1. Only a week into the new agency and we’re already here.

    Came back the next afternoon and someone already took it down.

    No shorts, no utensils, no microwave signs, apparently.

    Previously: Caution signs

    (Source: nathanhoang.squarespace.com)

  2. Canton, OH to Charleston, WV
    July 11, 2013

    You learn a thing or two when you get your driver’s license in Alief, Texas, and drive through Third Ward to get to school.

    My mom always warned me not to go on residential side roads because someone could just jump in front of the car and jack me. She also warned me of frequent accidents on small two-lane highways, and advised me to just stay on the interstate for this trip.

    I’ve been ignoring that last bit of advice, driving on state highways and country roads and getting stuck behind Mennonites on a horse-drawn buggy. America’s best seen slow and steady away from the interstate.

    Well, that’s until I got to West Virginia.

    Before I left NYC in July, a friend of mine warned me not to watch The Hills Have Eyes. The same friend then later photoshopped my face into the movie poster. I’ve seen the movie; I don’t even think it takes place in Appalachia, but I have seen the bad parts of Deliverance and that’s enough for me.

    I’d been driving around Ohio ending up in a national park and a hall of fame up until this point. Now it was time to take my mom’s advice and take the interstate all the way to Charleston.

    I filled up the Fiat one last time in Ohio, right on the border because I didn’t want to run out of gas and pull into some small Appalachian town. That’s how The Hills Have Eyes started.

    I crossed the bridge into West Virginia and went straight to the Welcome Center where portraits of Abraham Lincoln hung with travel brochures. When I came out, a man eyed the car and me.

    This must have been one of my mom’s fears: me getting jacked out in the open right after filling up the damn car, in broad daylight, in a small West Virginian town where brochures are promoting the state’s nature trails or whatever.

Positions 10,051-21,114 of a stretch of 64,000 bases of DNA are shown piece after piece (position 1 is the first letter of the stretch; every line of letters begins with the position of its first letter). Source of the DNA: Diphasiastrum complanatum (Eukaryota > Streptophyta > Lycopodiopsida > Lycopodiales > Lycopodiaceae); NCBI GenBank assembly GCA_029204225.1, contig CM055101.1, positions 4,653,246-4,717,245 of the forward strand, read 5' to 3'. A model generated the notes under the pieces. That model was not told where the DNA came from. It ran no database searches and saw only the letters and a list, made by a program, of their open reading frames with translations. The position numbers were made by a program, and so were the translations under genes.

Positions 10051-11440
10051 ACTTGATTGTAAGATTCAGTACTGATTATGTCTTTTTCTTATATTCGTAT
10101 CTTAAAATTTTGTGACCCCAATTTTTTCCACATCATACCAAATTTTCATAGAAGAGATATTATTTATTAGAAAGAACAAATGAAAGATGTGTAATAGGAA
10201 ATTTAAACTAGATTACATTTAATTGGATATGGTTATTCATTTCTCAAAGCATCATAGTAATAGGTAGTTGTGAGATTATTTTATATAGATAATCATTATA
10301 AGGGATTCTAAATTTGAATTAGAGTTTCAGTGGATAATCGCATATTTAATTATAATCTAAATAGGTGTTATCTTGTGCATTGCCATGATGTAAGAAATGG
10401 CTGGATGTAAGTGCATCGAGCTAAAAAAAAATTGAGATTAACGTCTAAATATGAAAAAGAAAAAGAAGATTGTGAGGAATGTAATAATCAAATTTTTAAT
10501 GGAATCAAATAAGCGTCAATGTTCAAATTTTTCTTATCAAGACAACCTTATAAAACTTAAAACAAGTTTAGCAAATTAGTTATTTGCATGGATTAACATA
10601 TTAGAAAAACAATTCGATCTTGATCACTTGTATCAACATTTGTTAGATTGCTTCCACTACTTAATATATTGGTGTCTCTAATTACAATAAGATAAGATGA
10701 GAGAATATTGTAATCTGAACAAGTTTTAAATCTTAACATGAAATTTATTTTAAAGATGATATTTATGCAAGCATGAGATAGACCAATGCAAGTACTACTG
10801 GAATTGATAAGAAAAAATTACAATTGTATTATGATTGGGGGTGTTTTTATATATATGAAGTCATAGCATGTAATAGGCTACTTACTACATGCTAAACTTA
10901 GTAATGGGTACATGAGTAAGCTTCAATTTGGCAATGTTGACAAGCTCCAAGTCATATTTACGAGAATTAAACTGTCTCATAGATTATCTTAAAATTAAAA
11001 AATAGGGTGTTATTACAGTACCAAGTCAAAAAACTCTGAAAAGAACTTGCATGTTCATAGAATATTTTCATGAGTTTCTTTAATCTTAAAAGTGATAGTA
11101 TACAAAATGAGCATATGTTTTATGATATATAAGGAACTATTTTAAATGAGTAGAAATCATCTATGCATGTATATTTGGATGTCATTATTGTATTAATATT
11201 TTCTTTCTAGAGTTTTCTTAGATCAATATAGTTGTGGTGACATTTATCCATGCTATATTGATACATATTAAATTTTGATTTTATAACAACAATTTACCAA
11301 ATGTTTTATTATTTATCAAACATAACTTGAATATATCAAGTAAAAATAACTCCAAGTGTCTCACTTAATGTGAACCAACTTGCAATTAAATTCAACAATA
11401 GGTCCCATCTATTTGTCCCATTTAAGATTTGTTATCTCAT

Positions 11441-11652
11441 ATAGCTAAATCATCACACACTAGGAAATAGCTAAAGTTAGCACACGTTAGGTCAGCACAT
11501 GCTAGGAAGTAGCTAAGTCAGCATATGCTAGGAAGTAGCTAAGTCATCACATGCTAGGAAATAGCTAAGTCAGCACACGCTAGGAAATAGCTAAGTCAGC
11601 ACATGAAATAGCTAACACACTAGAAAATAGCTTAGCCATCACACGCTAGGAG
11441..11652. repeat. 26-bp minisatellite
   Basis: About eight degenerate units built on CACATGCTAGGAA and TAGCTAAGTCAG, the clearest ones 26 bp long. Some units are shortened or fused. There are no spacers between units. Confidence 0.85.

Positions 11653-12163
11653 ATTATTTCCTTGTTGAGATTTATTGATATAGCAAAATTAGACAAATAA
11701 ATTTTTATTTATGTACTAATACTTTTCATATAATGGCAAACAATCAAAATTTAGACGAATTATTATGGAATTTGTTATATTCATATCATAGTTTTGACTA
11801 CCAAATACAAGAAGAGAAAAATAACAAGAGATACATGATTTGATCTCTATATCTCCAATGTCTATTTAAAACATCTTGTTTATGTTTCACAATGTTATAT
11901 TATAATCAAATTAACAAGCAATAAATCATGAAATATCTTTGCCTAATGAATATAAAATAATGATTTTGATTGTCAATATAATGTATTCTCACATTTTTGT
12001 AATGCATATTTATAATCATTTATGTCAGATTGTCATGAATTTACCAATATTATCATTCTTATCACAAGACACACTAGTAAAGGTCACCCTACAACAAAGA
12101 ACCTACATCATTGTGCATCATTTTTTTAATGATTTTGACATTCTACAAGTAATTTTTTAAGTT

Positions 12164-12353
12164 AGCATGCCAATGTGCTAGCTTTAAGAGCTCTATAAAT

"Is this your car?"


    "It must be real fuel efficient."

    "Yeah, like, 40 miles per gallon, I think. 45, sometimes."


    And he slowly walked away.

    I haven’t been fair to West Virginia, obviously. I don’t even think Deliverance takes place in West Virginia. And if there’s a portrait of Abraham Lincoln in the Welcome Center, things can’t all be bad.

    (Source: nathanhoang.com)

  3. Canton, Ohio
    July 11, 2013

    In my quest to delay the inevitability of visiting West Virginia, I saw signs pointing towards the Pro Football Hall of Fame and followed them into Canton, Ohio.

    The name suggests that there must be another, less professional Football Hall of Fame out there, perhaps for some company’s flag football or fantasy league or whatever.

    I was going to find out. And I was also going to find out why on Earth there was a football hall of fame in the middle of Ohio. And I was also going to find out why the field outside of the Hall of Fame is only 70 yards long.

    Unfortunately, these questions either went unanswered or forgotten since I didn’t actually get to visit the hall, just the gift shop to the right.

    Money’s tight, so I couldn’t spare the $23 to get in, but I could buy a Tennessee Titans pencil for my Houston Oiler superfan and superfriend, copyrapper.

    Time’s also tight. I couldn’t spare the two hours or so it’d take to get through it all; I still had a three-hour drive to Charleston, West Virginia, so visiting the gift shop’s a way of getting the Cliff Notes of what the hall’s all about: Professional Football and not college intramural flag football.

    The Pro Football Hall of Fame didn’t sell rosaries though, but I said a few “Hail Marys” anyway.

    West Virginia scared me.

    (Source: nathanhoang.com)


  4. You’re a professional writer and you just came up with a clever “We’re Not In Kansas Anymore” headline.

    Now hit send and close your eyes. You deserve this short break for such a creative headline, after all.

    Minutes have passed and you open your eyes.

    Oh shit! The story was supposed to be about Houston and every writer in the country went with a clever, “Houston, We Have A Problem” headline.

    How could you be so stupid?

    Kansas isn’t even that close to Houston. That headline could have been yours, along with thousands of other writers throughout the decades (though theirs wouldn’t have have been as clever as yours obviously), but you fucked up.

    Damn it.

    There will be always be more problems in Houston, you say to yourself. It’s going to be ok.

    I don’t have a problem, Houston’s the one with the problem.